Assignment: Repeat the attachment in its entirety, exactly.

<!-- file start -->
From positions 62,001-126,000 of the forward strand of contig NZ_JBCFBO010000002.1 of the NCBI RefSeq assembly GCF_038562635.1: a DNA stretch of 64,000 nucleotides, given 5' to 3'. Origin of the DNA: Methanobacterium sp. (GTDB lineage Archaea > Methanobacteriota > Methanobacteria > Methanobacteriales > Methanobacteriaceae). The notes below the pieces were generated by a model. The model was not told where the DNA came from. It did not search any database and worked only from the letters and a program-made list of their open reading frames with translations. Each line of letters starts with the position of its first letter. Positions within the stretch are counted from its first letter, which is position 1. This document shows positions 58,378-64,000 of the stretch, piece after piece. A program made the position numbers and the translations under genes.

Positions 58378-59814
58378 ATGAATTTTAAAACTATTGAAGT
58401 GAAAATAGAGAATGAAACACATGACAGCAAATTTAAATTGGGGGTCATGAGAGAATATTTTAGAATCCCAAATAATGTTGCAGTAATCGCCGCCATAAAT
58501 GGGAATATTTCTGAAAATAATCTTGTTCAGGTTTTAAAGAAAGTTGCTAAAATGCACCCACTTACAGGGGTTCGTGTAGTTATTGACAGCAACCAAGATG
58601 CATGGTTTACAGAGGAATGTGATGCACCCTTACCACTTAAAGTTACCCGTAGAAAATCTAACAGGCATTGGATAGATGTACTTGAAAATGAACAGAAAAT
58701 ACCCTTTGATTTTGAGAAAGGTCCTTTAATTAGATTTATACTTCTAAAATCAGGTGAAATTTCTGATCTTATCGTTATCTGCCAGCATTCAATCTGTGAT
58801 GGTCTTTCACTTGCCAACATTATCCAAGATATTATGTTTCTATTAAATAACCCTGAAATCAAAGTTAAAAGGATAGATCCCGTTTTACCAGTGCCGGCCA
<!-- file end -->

From positions 62,001-126,000 of the forward strand of contig NZ_JBCFBO010000002.1 of the NCBI RefSeq assembly GCF_038562635.1: a DNA stretch of 64,000 nucleotides, given 5' to 3'. Origin of the DNA: Methanobacterium sp. (GTDB lineage Archaea > Methanobacteriota > Methanobacteria > Methanobacteriales > Methanobacteriaceae). The notes below the pieces were generated by a model. The model was not told where the DNA came from. It did not search any database and worked only from the letters and a program-made list of their open reading frames with translations. Each line of letters starts with the position of its first letter. Positions within the stretch are counted from its first letter, which is position 1. This document shows positions 58,378-64,000 of the stretch, piece after piece. A program made the position numbers and the translations under genes.

Positions 58378-59814
58378 ATGAATTTTAAAACTATTGAAGT
58401 GAAAATAGAGAATGAAACACATGACAGCAAATTTAAATTGGGGGTCATGAGAGAATATTTTAGAATCCCAAATAATGTTGCAGTAATCGCCGCCATAAAT
58501 GGGAATATTTCTGAAAATAATCTTGTTCAGGTTTTAAAGAAAGTTGCTAAAATGCACCCACTTACAGGGGTTCGTGTAGTTATTGACAGCAACCAAGATG
58601 CATGGTTTACAGAGGAATGTGATGCACCCTTACCACTTAAAGTTACCCGTAGAAAATCTAACAGGCATTGGATAGATGTACTTGAAAATGAACAGAAAAT
58701 ACCCTTTGATTTTGAGAAAGGTCCTTTAATTAGATTTATACTTCTAAAATCAGGTGAAATTTCTGATCTTATCGTTATCTGCCAGCATTCAATCTGTGAT
58801 GGTCTTTCACTTGCCAACATTATCCAAGATATTATGTTTCTATTAAATAACCCTGAAATCAAAGTTAAAAGGATAGATCCCGTTTTACCAGTGCCGGCCA